One man's personal quest for a "freedom from information" act.
At the traffic lights in St Leonards it greeted me. It was 1989 and I was a sales representative for Sigma Data. Right in front of me was a billboard. As I waited at the red light I read the message. "Don't just sit there. Ring someone else's client." My heart sank. Until now, my car was the one place I could find solitude away from work and family pressures and cogitate on the world. Yet here was a billboard telling me that even in the car there was no time for slacking. I must increase my productivity. Today I own a mobile phone. The last thing I want do at any traffic light is to cold call someone else's client.
Research shows that you have about 30 seconds to impress the client; the line would probably drop out before my 30 seconds were up. Technology enslaves us and we seem incapable of switching off. The billboard illustrates the challenging nature of technology in day-to-day use. With mobile phones and computers at home, we can work during what was previously free time. I believe this is detrimental to the work we produce and affects family and social responsibilities.
Technology has produced perpetual urgency. Because it's easier to generate data, the expectation is that you need the data faster. I see around me people who are constantly busy responding to requests. The trouble is that very few people pause to ask: "Do I need to respond?" No one is qualifying their "time" investment. Technology seems to generate a "Pavlov's dog" response among executive users. Interestingly, the business climate of the 1990s has done much to exacerbate this situation. Data from the Reserve Bank of Australia reveals there have been around half a million job retrenchments a year throughout the 1990s, and that Australian redundancies are higher than for any other country in the OECD. Anxieties about job security have made many executives feel that they must work harder to show management how invaluable they are to the organisation. However, is such an attitude realistic? My logic is underpinned by one of life's maxims. Parkinson's Law was first propounded in an essay in the Economist magazine in 1955 by Cyril Northcote Parkinson. It was based on his experiences as a British army staff officer during World War Two and contends that the more you work the more work you have to do. It would seem that executives who spend their leisure time on mobile phones or computers are in fact making the length of their "to do" list longer.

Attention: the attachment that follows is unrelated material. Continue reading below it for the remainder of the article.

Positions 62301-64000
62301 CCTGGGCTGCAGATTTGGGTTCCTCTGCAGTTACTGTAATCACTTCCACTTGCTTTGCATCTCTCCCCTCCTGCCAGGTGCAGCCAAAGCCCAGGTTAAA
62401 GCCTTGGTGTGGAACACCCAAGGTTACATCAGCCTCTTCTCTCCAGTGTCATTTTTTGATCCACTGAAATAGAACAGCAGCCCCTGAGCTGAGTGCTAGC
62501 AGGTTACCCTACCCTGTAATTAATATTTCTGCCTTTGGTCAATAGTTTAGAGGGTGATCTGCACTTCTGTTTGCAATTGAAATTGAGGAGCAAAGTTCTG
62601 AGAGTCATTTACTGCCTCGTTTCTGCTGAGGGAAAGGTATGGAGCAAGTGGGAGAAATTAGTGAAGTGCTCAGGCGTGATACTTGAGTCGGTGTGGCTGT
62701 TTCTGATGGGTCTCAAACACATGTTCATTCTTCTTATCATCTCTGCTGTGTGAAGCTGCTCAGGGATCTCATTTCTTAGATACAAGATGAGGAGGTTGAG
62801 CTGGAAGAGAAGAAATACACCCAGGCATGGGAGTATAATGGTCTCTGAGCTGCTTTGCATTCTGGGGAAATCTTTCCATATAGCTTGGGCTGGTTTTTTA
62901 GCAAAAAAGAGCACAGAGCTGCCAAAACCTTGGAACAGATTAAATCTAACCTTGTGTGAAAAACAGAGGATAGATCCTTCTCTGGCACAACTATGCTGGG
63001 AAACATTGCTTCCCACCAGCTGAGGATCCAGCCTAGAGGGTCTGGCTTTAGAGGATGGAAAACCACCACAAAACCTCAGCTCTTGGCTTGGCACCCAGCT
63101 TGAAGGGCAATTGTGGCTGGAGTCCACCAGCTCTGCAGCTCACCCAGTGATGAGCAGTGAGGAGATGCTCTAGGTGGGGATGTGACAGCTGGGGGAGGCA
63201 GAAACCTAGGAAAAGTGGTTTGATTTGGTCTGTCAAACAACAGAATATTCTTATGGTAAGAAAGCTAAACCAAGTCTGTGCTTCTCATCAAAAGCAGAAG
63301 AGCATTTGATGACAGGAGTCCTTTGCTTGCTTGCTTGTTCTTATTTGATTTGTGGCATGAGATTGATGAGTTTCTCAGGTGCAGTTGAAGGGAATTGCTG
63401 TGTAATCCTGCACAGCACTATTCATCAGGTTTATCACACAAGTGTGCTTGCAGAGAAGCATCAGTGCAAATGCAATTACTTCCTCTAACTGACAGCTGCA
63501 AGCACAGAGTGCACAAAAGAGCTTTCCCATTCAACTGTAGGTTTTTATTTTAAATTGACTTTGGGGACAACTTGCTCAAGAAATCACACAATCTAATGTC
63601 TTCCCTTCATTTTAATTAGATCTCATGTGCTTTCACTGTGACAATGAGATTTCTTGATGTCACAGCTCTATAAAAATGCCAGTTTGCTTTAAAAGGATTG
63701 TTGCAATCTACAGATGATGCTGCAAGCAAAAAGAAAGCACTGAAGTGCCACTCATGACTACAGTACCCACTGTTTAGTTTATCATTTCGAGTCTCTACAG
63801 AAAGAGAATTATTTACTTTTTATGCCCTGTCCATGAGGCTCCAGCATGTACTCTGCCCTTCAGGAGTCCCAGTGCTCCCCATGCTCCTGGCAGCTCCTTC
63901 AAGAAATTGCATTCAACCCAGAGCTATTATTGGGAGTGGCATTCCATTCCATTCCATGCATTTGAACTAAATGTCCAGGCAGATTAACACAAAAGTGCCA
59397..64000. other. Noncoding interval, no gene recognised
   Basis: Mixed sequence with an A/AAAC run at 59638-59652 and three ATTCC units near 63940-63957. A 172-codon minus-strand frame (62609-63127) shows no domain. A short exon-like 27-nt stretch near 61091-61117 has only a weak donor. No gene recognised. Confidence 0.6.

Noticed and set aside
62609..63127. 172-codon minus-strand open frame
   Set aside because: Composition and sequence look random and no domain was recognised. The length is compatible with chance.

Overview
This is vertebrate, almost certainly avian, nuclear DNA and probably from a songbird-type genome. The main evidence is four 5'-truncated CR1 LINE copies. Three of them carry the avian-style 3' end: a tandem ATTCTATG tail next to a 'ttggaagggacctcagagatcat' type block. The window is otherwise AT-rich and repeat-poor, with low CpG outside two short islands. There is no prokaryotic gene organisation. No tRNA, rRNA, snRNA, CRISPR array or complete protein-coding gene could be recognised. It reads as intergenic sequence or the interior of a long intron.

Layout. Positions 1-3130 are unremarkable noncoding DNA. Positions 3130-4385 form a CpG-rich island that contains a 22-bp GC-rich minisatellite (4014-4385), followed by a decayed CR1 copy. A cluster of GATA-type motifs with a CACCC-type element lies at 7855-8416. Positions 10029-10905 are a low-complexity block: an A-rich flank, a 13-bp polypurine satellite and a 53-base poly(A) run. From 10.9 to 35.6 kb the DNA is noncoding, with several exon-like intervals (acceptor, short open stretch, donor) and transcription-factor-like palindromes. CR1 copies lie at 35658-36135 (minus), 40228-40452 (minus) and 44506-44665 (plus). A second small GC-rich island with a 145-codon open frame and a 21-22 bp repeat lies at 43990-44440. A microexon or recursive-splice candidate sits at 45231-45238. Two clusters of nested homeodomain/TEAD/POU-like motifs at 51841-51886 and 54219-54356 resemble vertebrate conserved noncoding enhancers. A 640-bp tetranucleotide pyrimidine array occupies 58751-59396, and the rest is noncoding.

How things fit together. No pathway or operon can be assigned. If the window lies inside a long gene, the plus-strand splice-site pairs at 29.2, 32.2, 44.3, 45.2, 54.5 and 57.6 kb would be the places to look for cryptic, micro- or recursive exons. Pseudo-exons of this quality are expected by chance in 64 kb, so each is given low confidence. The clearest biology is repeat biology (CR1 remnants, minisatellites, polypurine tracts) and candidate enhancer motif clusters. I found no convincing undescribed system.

What is worse is the quality of work they do will deteriorate, I believe. As the Welsh poet W H Davies wrote at the turn of the century "What is life if full of care we have no time to stop or stare". He wanted us to smell the flowers. However, he could equally have been advising us to ponder what we are doing.
I dispute the notion that being online, all the time, is actually being on the ball. Enjoying our leisure time recharges our batteries, which I believe helps us come up with more creative solutions to challenges at work. Newton did not discover the law of gravity hunched over his desk. And, Archimedes was having a bath when he shouted: "Eureka!" Different Drummers Tom Hopkins in his classic sales reference book How to Master the Art of Selling offers two key pieces of advice in the chapter titled "Creating the Selling Environment". First, he stresses that sales people must promote only what the customer wants. Second, sales people must appeal to the customer's emotions. In other words he says that in dealing with customers you need to remember that all people are individuals so you must respond to them individually. Computer use can make this extremely difficult. This is because computers enable a "boilerplate" response. Whether they have asked for it or not customers often get the "stock standard" response and product information.